In mid July I had my first Ipi/Nivo infusion but had to stop due to surgery to remove a rapidly growing tumour in my axilla at the start of August. (I have the NRAS mutation). I’m restarting in a couple of weeks time and if the first infusion was anything to go by, then diarrhea/colitis is likely to be my principal adverse event.
- September 17, 2021 at 12:35 pm
Any advice on diet and lifestyle that has helped others would be greatly appreciated.
I would personally remove all dairy and processed foods but I’m sure that’s not very helpful. Walking is good. Drinking lots of water will move things along in the gut. No narcotics will keep peristalsis going. maybe increasing good gut bacteria (probiotics) but I seem to remember a study indicating weird (both positive and negative?) issues with probiotics and immunotherapy…
- September 17, 2021 at 2:45 pm
- September 17, 2021 at 4:34 pm
- September 18, 2021 at 9:34 am
I will be keeping my fingers crossed that all things go well when you resume treatment!!! Here are a few reports that may interest you – more related to response and the microbiome than preventing colitis – but still…
This has lots of links within: The gut microbiome AGAIN – as it relates to immunotherapy for melanoma, other cancers, antibiotic use, and fecal transplants! ~ https://chaoticallypreciselifeloveandmelanoma.blogspot.com/2020/08/the-gut-microbiome-again.html
This article notes that probiotics from the bottle don’t serve us as well as those attained from natural sources like yogurt, kimchi, sauerkraut, etc – and that making sure to include high fiber foods is key to a good response:
And while I am hoping colitis will not be a significant problem for you, there is this:
Association of Chronic Immune-Mediated Diarrhea and Colitis With Favorable Cancer Response. Zou, Abu-Sbeih, Ma, et al. J Natl Compr Canc Netw. Dec 2020.
Background: Immune-mediated diarrhea and colitis (IMDC) is a common immune-related adverse effect related to immune checkpoint inhibitors. We aimed to identify risk factors for chronic IMDC and its prognostic value in cancer outcomes.
Methods: We retrospectively collected data on patients with a diagnosis of IMDC between January 2018 and October 2019 and grouped them based on disease duration into acute (less than or equal to 3 months) and chronic (greater than 3 months) categories. A logistic regression model and the Kaplan-Meier method with log-rank tests were used for biostatistical analysis.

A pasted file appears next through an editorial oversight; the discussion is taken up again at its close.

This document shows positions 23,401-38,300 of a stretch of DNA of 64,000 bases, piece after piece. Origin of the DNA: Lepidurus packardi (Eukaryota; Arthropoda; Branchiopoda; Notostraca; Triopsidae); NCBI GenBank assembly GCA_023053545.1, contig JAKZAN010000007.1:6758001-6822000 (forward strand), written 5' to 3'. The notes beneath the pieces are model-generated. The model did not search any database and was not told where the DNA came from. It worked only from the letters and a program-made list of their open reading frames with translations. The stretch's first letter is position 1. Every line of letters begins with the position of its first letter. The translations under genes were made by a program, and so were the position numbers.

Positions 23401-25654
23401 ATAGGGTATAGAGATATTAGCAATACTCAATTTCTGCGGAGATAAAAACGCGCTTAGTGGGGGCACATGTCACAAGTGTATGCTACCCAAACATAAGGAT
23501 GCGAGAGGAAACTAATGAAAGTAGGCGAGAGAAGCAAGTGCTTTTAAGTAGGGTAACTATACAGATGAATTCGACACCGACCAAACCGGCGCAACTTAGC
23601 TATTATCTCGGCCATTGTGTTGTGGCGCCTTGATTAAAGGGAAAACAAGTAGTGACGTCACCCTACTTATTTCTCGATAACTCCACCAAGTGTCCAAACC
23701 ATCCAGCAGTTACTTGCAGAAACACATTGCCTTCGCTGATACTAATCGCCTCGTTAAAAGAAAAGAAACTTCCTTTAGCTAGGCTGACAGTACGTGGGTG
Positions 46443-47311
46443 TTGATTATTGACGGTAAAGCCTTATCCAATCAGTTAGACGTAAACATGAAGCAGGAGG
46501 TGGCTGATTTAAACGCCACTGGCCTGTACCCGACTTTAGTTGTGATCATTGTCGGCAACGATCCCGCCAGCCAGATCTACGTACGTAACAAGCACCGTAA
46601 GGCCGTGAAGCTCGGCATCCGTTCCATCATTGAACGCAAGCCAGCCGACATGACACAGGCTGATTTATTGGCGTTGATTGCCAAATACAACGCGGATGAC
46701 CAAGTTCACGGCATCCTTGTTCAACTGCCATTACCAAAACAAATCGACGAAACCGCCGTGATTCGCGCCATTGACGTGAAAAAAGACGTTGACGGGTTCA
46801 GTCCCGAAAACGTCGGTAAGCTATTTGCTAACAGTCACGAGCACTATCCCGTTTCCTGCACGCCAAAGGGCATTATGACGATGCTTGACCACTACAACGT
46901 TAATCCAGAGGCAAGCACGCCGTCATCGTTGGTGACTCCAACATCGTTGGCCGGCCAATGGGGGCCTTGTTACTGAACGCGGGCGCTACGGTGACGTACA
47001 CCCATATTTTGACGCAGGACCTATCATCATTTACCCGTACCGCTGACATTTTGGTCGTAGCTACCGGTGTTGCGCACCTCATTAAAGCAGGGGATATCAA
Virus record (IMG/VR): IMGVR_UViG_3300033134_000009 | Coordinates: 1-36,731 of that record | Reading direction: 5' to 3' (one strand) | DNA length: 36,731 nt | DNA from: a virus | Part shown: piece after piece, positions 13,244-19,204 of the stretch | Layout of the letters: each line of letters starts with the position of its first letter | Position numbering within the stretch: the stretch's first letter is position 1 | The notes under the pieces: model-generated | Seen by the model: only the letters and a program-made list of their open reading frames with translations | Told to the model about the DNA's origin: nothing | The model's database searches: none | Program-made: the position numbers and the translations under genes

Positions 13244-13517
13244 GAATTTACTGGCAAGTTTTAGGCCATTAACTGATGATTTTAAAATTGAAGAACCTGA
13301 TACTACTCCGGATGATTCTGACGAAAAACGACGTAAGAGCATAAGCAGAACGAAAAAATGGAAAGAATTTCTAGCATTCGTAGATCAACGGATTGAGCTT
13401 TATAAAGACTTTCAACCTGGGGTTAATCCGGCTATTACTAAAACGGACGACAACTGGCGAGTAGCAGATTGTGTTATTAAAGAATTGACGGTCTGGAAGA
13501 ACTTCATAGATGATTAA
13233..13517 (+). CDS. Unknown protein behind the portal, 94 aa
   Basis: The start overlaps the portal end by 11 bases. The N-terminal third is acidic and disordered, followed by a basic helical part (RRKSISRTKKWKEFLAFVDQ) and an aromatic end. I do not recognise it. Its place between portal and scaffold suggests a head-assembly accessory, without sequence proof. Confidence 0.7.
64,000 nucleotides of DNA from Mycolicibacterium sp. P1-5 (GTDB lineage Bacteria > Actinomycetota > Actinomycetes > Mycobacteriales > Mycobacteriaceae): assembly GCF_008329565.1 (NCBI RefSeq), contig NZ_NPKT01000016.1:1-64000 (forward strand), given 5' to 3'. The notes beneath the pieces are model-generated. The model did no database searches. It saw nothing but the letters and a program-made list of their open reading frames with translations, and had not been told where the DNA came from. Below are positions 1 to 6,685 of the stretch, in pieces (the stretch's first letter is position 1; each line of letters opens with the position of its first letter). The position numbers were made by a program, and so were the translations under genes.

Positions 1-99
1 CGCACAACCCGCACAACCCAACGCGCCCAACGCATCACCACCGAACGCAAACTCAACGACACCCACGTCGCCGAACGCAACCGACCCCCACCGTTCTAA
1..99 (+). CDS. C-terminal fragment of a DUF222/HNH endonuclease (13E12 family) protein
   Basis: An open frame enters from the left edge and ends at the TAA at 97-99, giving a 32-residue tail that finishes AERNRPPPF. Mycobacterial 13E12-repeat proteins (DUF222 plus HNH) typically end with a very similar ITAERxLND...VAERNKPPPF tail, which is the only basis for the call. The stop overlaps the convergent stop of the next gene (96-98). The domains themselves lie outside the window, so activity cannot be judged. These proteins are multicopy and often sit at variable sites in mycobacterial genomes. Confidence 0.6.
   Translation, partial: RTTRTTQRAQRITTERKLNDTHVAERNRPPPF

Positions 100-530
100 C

Results: In our sample of 88 patients, 43 were in the chronic group and 45 were in the acute group. Genitourinary cancer and melanoma accounted for 70% of malignancies. PD-1/L1 monotherapy (52%) was the more frequently used regimen. We showed that chronic IMDC was associated with proton pump inhibitor use, long duration of IMDC symptoms and hospitalization, a histologic feature of chronic active colitis or microscopic colitis, and delayed introduction of selective immunosuppressive therapy (infliximab/vedolizumab). Chronic IMDC also reflected a better cancer response to immune checkpoint inhibitors (30% vs 51%) and was accompanied by improved overall survival. Similarly, higher doses of selective immunosuppressive therapy were associated with better overall survival.
Conclusions: Chronic IMDC can develop among patients with a more aggressive disease course and chronic features on colon histology. It likely reflects a prolonged immune checkpoint inhibitor effect and is associated with better cancer outcome and overall survival.
Hang in there!! Celeste
ThreefittyParticipantI just want to say that when my colitis hits, which it has both times I had ippy in the treatment, there is no amount of dietary or other control to stop or mitigate the diarreah. The first time was 6 weeks in hospital, the second was reduced doseage and we were able to avoid a hospital situation with outpatient fluids. Still, one and done for the ippi. Just a data point, hope yours in more manageable. Sometimes it is just Not.
- September 20, 2021 at 4:12 pm
Now on Optivo Maintenence. I am also NRAS+ and am hoping to be part of that profile mentioned in the research by Bubbles.
Congratulations on your very aggressive cancer and horrible side effects, looks like things might be looking up!
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